Plastic straws are disappearing from Wetherspoons as environmental campaign gathers pace

Straws are the new focus of environmentalist efforts to reduce the amount of plastic that makes its way to landfill and into the oceans

Ben Chapman
Wednesday 27 September 2017 15:39 BST
The pub chain says the move will stop 70 million plastic straws entering landfill or making their way into the world’s oceans each year
The pub chain says the move will stop 70 million plastic straws entering landfill or making their way into the world’s oceans each year

JD Wetherspoon has stopped automatically putting plastic straws in drinks, becoming the latest pub chain to put an end to the “wasteful” practice.

The pub chain says it will only use biodegradable paper straws from January 2018 in a move it claims will stop 70 million plastic straws entering landfill or making their way into the world’s oceans each year.

The announcement comes as a wider campaign known as Refuse the Straw gathers pace. It aims to stop pub chains and restaurants handing out the plastic straws which are thought to take up to 500 years to decompose.

Wetherspoon has joined All Bar One as well as smaller chains Oakman Inns and the Liberation Group, which stopped handing out plastic straws earlier this year.

Bars and restaurants have recently come under presure from Refuse the Straw, which started in the US and is backed by designer Vivienne Westwood. It hopes that a simple change by pubs and restaurants will shift consumer behaviour by ending the expectation that a straw will be provided with every drink.

A similar shift came in the UK after a 5p charge was introduced for plastic bags, resulting in an 85 per cent reduction in the number people use.

The Plastic Pollution Coalition which backs the campaign says more than 500 million single-use plastic straws are used each day in the US alone.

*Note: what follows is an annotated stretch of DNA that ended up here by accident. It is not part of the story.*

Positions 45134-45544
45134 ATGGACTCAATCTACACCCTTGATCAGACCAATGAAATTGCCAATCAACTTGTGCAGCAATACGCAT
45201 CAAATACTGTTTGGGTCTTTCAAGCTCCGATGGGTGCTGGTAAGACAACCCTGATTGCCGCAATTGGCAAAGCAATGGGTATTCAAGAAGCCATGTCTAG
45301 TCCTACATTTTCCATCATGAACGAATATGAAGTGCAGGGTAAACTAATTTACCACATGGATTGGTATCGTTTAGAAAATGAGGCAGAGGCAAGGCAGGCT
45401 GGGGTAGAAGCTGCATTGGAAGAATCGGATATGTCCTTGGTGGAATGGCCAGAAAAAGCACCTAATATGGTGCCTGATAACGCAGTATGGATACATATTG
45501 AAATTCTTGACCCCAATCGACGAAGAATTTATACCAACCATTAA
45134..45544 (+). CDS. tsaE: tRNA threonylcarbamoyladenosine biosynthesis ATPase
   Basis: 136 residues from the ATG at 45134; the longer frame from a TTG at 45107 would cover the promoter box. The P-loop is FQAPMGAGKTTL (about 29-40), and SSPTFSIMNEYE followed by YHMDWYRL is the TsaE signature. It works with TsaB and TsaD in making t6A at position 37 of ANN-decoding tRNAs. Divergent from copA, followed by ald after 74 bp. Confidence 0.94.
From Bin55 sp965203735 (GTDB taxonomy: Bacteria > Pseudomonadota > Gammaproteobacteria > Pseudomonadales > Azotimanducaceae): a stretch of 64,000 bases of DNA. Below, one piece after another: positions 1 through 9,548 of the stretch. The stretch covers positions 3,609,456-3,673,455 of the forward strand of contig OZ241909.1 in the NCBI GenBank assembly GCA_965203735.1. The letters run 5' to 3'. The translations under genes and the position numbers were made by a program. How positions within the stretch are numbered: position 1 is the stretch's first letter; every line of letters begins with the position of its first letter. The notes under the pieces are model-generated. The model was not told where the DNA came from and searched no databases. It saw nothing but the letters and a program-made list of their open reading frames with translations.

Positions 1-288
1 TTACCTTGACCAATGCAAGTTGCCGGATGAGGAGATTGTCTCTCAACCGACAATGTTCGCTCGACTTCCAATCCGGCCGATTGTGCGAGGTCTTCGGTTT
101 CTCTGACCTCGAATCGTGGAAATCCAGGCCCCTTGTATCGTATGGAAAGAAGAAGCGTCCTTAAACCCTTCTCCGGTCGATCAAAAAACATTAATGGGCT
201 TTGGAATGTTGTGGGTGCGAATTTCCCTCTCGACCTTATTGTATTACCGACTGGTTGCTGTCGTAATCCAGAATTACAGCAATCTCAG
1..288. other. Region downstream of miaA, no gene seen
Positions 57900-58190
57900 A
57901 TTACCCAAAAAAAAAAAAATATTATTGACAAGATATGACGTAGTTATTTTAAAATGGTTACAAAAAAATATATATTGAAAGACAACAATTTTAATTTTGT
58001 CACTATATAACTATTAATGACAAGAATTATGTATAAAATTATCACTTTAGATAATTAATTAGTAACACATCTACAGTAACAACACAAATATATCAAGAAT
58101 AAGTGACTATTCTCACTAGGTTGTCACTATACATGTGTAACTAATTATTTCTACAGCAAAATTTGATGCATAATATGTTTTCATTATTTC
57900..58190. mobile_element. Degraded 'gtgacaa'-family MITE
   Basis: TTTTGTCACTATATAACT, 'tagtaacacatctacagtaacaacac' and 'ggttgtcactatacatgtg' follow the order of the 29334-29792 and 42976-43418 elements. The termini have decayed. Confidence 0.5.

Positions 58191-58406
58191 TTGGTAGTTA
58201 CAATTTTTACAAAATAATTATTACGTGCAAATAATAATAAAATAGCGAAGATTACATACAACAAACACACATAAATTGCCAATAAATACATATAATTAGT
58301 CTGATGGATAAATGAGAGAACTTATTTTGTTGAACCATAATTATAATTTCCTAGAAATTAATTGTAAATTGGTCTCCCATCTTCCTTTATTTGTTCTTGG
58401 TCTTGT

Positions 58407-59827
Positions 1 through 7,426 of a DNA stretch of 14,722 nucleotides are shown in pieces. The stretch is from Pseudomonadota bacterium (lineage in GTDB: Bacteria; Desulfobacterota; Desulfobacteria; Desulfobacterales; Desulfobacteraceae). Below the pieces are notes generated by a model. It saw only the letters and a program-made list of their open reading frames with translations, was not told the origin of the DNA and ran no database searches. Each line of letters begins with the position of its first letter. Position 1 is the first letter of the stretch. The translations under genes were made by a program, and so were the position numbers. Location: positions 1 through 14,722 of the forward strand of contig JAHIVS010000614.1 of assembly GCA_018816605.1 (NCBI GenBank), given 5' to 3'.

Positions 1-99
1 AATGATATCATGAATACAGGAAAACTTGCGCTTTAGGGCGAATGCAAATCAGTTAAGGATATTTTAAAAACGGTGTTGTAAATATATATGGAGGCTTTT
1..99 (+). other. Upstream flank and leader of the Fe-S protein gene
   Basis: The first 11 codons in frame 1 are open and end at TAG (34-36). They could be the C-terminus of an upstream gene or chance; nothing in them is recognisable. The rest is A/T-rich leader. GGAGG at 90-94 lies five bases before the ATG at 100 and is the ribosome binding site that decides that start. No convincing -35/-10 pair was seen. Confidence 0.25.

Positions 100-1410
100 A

What difference will it make?

Much of the concern around throwaway plastic centres on the impact it has on the world’s oceans. This week, scientists discovered that plastic is now even polluting remote floes in the Arctic Ocean. Large pieces of plastics such as polypropylene and polystyrene break down into smaller pieces which are then consumed by marine wildlife and move up the food chain. A video that went viral earlier this year feature the grisly discovery that a sick beached whale had 30 plastic bags in its stomach.

Plastic Straws  

An environmental hazard  

500 million - plastic straws used every day in the US

70 million - plastic straws that will be saved by Wetherspoon's move

500 years - how long it takes for each straw to biodegrade

85 per cent - drop in the use of plastic bags after 5p charge introduced

30 - number of plastic bags found in the stomach of a whale in Norway

Plastic pollution has consistently increased over the last 20 years and environmentalists say that plastic straws should be on our hit list, along with carrier bags, single-use plastic bottles and microbeads from cosmetics as items to ban. The Government announced a ban on the use of plastic microbeads in wash-off health and beauty products earlier this year and Scottish MPs announced a plastic bottle deposit scheme earlier this month but straws have so far evaded legislators’ crosshairs.

That should change, according to Mark Hall of who thinks consumers should pay a tax if they want a straw. Ultimately, plastic straws are unnecessary, he says. “Why on earth do you need a straw in your gin and tonic anyway?” he told the BBC. “The industry can do something about it, but so can we as consumers - it's easy to say 'no straw please'.”

The Plastic Pollution Coalition is so far hoping that social pressure and moves like the one made by Wetherspoon will be enough to change habits and reduce the environmental impact.

It urges people to reach out to local eateries and ask them to only serve plastic straws on request or only serve non-plastic options like paper, glass or stainless steel.

Support for the movement appears to be attracting increasing attention. A Facebook post by Ms Westwood warning that “the straw in your cocktail or coffee will be on this planet forever”, has been shared more than 300,000 times.

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